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I just did an export of a MySQL database in order to duplicate it on another server. Looking at the sql script I see the following:

CREATE TABLE `X` (
  `id` int(11) unsigned NOT NULL AUTO_INCREMENT,
  `name` varchar(50) COLLATE utf8_unicode_ci DEFAULT NULL,
  `email` varchar(50) COLLATE utf8_unicode_ci DEFAULT NULL
  PRIMARY KEY (`id`),
  KEY `name_index` (`name`)
) ENGINE=InnoDB AUTO_INCREMENT=8366 
  DEFAULT CHARSET=utf8 COLLATE=utf8_unicode_ci;

Do I need to use this per column when collate is set for the table?

I think the reason for why each column has this, was because I wanted to make sure I could store locale values such as æ, ø å.

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1 Answer 1

up vote 2 down vote accepted

Since your column-level collations are all the same, setting the collation at the table level will have the same effect.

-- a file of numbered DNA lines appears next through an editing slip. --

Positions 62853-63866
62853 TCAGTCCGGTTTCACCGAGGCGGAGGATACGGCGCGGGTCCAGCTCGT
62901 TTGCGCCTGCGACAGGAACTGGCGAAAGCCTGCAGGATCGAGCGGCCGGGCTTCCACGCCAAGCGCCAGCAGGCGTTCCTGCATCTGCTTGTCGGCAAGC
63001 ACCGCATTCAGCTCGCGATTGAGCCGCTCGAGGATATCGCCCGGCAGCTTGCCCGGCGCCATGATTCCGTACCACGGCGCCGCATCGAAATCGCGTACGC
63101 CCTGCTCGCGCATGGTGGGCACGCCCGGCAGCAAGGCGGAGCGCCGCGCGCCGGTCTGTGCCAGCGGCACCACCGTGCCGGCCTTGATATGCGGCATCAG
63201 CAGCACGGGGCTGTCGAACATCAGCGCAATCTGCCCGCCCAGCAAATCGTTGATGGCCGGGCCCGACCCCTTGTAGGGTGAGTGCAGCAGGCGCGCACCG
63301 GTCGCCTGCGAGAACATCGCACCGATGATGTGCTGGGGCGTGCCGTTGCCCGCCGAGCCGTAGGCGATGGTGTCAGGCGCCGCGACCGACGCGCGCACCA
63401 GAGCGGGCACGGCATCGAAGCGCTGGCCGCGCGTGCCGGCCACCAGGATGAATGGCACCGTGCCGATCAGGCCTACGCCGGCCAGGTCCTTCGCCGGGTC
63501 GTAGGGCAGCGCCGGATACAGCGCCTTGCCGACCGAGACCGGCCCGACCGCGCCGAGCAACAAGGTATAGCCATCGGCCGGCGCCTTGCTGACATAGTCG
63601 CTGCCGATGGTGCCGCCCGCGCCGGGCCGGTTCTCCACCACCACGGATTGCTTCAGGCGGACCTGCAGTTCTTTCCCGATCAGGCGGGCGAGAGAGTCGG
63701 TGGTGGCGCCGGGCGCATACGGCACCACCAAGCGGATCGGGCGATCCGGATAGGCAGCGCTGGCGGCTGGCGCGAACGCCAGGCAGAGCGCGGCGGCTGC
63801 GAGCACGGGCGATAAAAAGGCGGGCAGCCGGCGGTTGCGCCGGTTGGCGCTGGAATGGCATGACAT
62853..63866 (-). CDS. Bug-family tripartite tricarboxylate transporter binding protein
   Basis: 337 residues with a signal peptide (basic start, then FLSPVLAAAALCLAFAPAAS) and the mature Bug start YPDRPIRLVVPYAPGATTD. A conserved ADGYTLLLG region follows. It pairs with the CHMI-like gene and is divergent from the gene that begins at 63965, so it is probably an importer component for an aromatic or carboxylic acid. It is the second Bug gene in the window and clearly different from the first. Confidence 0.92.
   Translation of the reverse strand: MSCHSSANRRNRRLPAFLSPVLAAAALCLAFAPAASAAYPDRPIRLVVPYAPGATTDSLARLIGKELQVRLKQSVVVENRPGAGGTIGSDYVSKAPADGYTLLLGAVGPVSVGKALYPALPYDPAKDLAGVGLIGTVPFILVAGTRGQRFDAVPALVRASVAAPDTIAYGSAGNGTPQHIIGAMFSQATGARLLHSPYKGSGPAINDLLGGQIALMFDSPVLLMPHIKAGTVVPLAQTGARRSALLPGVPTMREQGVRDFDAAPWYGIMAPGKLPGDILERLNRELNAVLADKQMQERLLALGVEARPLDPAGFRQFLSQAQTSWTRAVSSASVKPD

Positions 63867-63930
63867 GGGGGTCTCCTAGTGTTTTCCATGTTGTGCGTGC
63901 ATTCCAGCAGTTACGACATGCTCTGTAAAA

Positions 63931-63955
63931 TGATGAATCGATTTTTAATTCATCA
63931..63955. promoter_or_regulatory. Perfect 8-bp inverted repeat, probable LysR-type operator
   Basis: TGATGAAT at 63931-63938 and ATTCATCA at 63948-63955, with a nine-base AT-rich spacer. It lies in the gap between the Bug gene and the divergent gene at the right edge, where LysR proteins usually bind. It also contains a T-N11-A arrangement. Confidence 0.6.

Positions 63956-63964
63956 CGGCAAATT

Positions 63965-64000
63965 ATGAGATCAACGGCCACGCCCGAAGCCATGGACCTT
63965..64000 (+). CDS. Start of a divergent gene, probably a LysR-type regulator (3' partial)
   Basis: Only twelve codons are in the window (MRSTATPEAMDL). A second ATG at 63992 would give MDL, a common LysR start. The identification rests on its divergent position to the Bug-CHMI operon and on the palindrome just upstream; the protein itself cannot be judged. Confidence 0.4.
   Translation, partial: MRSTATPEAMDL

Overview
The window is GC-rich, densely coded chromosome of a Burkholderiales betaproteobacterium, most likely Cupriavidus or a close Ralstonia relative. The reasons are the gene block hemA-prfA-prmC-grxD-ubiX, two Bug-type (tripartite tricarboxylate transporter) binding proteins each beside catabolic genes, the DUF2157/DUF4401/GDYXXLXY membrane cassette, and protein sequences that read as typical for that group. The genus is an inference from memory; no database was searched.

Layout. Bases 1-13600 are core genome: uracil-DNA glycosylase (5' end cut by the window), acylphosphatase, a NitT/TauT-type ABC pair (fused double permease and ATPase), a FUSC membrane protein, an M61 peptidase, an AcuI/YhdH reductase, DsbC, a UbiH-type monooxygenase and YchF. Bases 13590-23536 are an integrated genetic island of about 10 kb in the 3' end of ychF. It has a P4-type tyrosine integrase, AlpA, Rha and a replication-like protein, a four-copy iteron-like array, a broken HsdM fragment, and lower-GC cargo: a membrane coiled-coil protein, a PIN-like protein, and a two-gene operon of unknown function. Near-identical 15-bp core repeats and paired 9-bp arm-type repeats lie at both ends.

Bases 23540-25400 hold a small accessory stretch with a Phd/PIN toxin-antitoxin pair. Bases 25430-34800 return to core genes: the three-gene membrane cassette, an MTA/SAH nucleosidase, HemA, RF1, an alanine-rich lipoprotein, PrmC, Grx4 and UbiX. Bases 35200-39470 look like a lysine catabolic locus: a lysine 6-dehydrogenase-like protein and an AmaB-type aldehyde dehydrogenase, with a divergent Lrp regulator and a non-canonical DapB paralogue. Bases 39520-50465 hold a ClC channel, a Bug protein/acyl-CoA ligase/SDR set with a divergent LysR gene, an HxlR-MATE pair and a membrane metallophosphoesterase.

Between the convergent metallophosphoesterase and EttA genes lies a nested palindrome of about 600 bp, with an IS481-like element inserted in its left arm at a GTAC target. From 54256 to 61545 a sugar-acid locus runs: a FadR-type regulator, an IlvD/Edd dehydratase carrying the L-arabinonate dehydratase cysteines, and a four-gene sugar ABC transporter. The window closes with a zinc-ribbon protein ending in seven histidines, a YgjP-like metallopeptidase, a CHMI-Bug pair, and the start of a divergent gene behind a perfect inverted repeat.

Note that collation has no effect on what you can store; rather, it affects how the results are sorted. The only reason you would want a different collation per column would be if your table contains columns with data for different locales requiring a different sort order.

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Nice to know. Thanks :) –  Steven Feb 20 at 18:18
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